Jenkins, Steve. The Beetle Book. The colors and patterns of this ubiquitous insect are fascinating, as are the details about the various adaptations that beetles have made over millennia in response to their environment, diet, and predators. (Kirkus Reviews)

Jenkins, Steve. Down, Down, Down: A Journey to the Bottom of the Sea. From above the surface to the bottom of the deepest sea canyon, unusual creatures inhabit every level of our oceans, even those seemingly hostile to life. In this intriguing introduction, the author explores the Pacific, gradually descending to its depths. The cut-paper illustrations show more than 50 creatures, from the albatross in the air to the flatfish living at the bottom of the Mariana Trench. (Kirkus Reviews)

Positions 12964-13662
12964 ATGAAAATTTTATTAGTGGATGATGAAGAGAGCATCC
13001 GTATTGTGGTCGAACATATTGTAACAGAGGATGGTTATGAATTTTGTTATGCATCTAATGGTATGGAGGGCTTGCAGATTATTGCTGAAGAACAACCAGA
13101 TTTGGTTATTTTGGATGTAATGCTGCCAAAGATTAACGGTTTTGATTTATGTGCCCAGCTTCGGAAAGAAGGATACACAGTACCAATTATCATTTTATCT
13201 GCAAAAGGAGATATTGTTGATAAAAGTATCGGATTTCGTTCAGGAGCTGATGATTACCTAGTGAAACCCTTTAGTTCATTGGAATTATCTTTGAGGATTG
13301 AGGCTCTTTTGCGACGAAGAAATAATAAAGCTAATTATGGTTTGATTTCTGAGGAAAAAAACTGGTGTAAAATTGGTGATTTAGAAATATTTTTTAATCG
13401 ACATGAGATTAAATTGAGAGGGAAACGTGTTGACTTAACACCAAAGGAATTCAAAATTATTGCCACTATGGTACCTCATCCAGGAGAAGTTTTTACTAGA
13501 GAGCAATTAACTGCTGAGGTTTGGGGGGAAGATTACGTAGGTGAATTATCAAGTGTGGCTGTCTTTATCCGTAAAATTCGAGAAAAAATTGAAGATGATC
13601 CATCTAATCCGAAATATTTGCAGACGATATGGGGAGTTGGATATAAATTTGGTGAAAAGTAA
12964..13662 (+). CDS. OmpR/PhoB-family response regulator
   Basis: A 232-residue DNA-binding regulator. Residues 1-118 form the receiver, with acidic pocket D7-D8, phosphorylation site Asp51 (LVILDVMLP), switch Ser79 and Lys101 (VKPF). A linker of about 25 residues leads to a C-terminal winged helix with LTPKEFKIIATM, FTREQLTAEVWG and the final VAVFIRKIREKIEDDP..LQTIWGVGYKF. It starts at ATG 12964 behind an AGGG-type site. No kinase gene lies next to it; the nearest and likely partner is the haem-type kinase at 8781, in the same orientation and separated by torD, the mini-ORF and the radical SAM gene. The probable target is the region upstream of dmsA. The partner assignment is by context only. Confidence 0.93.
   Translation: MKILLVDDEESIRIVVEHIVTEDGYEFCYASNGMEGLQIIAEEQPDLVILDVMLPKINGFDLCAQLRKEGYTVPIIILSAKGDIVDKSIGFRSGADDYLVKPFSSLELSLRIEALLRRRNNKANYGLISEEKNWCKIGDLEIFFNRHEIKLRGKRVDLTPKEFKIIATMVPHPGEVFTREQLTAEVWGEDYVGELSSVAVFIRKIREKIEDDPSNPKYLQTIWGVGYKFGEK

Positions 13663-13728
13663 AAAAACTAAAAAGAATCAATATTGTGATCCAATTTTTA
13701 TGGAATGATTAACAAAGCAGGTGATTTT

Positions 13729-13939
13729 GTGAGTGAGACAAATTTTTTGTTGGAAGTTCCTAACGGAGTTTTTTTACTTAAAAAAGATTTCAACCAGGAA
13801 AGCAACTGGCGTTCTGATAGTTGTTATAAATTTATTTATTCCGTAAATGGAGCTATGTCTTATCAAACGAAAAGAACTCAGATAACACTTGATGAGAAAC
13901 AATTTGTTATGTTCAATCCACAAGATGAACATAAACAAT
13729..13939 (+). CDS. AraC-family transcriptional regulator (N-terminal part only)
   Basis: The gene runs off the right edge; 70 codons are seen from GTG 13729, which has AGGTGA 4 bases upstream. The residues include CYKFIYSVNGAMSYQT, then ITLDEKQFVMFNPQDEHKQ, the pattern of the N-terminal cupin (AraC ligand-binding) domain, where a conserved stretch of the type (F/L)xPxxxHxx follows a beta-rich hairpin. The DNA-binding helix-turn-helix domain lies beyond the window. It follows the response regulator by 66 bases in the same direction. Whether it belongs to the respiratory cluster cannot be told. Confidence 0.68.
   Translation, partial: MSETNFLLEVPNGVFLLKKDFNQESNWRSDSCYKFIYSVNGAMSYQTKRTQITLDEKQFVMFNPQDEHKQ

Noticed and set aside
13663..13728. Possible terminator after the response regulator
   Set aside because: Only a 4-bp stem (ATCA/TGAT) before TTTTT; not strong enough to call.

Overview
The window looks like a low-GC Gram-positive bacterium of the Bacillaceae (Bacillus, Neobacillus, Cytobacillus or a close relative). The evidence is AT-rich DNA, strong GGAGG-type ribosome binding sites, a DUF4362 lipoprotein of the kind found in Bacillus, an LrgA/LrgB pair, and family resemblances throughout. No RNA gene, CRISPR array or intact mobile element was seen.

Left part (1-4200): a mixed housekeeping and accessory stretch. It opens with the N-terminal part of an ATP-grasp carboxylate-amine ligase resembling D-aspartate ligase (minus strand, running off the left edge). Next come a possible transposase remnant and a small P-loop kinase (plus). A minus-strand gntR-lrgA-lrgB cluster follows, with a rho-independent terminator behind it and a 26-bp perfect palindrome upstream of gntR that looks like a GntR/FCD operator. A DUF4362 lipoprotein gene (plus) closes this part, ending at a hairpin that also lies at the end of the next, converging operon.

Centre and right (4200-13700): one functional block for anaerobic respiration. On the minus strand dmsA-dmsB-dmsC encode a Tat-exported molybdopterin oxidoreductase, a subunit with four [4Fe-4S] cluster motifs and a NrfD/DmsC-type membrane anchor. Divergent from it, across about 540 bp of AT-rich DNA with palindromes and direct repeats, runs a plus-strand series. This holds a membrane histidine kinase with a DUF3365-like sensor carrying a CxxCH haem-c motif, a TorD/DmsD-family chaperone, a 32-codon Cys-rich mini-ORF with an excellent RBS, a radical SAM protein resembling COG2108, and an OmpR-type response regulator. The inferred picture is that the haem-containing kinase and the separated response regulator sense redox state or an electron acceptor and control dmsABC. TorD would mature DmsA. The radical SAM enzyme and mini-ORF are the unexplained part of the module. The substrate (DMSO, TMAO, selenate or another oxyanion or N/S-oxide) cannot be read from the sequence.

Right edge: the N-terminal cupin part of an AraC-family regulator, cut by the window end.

Schwartz, David M. Where Else in the Wild? This sequel to the highly acclaimed Where in the Wild? (2007) is intriguing. Eleven species that hide in the wild are described in poems, photographed in their natural habitat and revealed behind gatefolds, which, when opened, also include additional information. (Kirkus Reviews)

Sly, Alexandra. Sneeze! This book traces the sneeze reflex’s complex neuro-muscular pathways, showing nine children about to sneeze, each from a different cause. Riveting micrographs zoom in on the various causes and all are beautifully colorized and carefully labeled. (Kirkus Reviews)

Sweet, Melissa. Balloons Over Broadway: The True Story of the Puppeteer of Macy’s Parade. This bright, brimming picture biography commemorates Tony Sarg, a brilliant, self-taught artist whose innovative helium balloons delighted legions of Macy’s parade watchers from 1928 on. (Kirkus Reviews)

Walker, Richard. Ouch!: How Your Body Makes It Through a Very Bad Day. This eye-popping book takes readers on a virtual tour of all of the grossest, gooiest, and most fascinating events that bodies have to endure. Features 3-D graphics that reveal the action and body’s response in microscopic detail. (books.google.com)